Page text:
By Rosamari Feliu
No matter the product, if it is not contained, stored, protected, and transported, it cannot be used. In other words, packaging makes possible the use of a product as intended.
Packaging has evolved significantly through the years. Not only in its shapes and forms, but also, and most importantly, in its function. Historically, it has changed according to social structures and customer needs. As packaging functions change, they trigger the need to include innovative technology in package design.
The basic packaging functions are containment and storage, transportation, protection, communication, and utility of use.
It is believed that packages were born out of our ancestors’ need for containment and transporting goods. Nowadays, product protection, communication, and utility are becoming essential functions of an effective package. It’s as if we have attributed human characteristics to packaging—“personification”—in which it is expected that a package protects, communicates, and facilitates a product’s utilization.
In life sciences, the container/closure system plays a leading role in delivering safe and effective drugs to the end users. For that reason, packages are evolving dramatically by incorporating new and innovative technology, so they comply with more demanding functions. Let’s take a look at medical packaging. The table to the left shows examples of how the protection, communication, and utility functions have recently triggered the use of new and innovative packaging technology.
Child Resistant/Senior Friendly (CR/SF) or Child Resistant Packaging (CRP) is an example of a package design with the intent of protecting children from product toxicity while providing accessibility for seniors. If we ask a person to keep a toxic product away from children, the person will most likely hide it in a place with limited access. CRP relies on innovative packaging technology to achieve this task in using a container/closure combination that considers essential human factors elements for the targeted populations. Children and seniors behave at a different cognitive level. Hence, the graphics, messages, and color contrasts determine the success or failure of CRP. Even when the package’s mechanical design is appropriate, if the graphics’ visibility and instructions are not clear, the package might not be compliant with the Consumer Product Safety Commission’s regulatory requirements for CRP.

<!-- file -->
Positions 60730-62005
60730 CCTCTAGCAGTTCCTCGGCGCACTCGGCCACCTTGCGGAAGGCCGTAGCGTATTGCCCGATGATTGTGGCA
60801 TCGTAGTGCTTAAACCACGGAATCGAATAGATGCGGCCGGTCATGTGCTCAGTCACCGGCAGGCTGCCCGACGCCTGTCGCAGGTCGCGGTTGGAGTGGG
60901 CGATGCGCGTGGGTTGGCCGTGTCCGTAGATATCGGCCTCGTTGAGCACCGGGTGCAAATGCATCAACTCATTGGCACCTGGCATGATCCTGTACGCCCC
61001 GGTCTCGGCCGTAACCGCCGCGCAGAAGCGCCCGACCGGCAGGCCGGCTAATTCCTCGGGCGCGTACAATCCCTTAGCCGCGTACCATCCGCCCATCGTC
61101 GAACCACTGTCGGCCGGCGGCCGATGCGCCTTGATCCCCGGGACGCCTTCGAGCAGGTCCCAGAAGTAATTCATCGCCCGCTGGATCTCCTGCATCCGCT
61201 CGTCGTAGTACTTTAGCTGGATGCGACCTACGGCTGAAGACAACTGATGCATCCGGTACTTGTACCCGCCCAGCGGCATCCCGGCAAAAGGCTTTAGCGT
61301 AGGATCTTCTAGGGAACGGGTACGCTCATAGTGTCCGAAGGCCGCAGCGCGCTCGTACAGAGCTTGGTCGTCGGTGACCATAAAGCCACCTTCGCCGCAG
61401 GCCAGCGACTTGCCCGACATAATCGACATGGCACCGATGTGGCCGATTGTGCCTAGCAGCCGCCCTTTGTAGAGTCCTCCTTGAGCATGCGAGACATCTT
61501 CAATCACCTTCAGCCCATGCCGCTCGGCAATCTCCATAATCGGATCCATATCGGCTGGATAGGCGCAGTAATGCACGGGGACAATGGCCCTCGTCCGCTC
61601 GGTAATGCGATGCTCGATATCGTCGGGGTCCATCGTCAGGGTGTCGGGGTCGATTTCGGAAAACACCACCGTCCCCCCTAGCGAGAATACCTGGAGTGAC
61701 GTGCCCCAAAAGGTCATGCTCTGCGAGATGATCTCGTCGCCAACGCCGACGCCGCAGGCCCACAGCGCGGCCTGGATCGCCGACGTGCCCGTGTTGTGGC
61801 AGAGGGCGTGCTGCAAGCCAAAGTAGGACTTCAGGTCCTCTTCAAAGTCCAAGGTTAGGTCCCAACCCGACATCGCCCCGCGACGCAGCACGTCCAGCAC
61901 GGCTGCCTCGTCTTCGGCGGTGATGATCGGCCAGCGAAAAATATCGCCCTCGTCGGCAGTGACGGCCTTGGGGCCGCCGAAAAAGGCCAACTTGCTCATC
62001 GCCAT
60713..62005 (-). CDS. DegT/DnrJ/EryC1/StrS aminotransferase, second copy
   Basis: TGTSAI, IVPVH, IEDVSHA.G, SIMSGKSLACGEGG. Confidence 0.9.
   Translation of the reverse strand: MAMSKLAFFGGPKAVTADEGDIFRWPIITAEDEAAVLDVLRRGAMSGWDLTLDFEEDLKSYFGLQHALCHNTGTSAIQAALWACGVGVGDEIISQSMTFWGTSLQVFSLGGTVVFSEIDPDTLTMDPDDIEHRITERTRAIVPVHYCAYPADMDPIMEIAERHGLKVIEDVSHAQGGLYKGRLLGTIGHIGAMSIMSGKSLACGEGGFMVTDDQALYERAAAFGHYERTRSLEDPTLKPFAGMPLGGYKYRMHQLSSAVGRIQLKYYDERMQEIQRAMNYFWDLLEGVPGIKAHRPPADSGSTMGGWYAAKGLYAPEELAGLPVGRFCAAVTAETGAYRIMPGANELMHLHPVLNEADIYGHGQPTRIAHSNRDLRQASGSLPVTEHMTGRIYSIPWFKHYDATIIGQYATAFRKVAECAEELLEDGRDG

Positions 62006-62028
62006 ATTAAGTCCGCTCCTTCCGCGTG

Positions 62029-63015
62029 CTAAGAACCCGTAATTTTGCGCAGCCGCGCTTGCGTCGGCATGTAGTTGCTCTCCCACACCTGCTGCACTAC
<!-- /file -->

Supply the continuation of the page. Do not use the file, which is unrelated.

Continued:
Packaging’s evolving roles of protection and communication are advancing along with consumer needs. Packaging can communicate to users what to do, how to comply with medication, alert them if the product had been tampered with, and provide information about its origin, among other critical information.
It will continue to evolve. Active and intelligent packaging can be used to enhance the protection and communication functions. When combining critical elements, like brand protection, safety, convenience, and conveying product information, smart packaging becomes a powerful tool in the packaging industry. With intelligent package development, the pharma industry, for example, can achieve traceability and patient compliance, among other benefits.
We’re beginning to hear that the Internet of Things (IoT) has the potential to revolutionize packaging in healthcare and other compliance environments. An example of “Internet of Packages” for compliance would be an integrated container and closure that link up with a cloud-based application to which a patient and their doctor can input the information, reminding the patient when to take their medication. According to some experts, many of these containers will have an indicator or light showing when it’s time to take medication.
The future promises more innovative package design triggered by more demanding functional requirements. Active and smart and intelligent packaging goes way beyond the inert, passive, and conventional containment and protection functions. The challenge to packaging designers is enormous and increases as modern packaging incorporates more demanding responsibilities to its design.
The author, Rosamari Feliu, has 20 years of experience as a packaging professional in life sciences. She is Vice President of Business Development and Client Relations at Ultimate Solutions Corp. and was key in recently launching IoPP’s Chapter in Puerto Rico. For more information on IoPP, visit www.iopp.org.
* Jane Donaghey is Packaging Coordinator within Almac Pharma Services’ Packaging Design Department. The full piece in which the quote attributed to her above appeared, In the Details, is available here: https://www.almacgroup.com/wp-content/uploads/2015/01/Packaging-Design-In-the-Details.pdf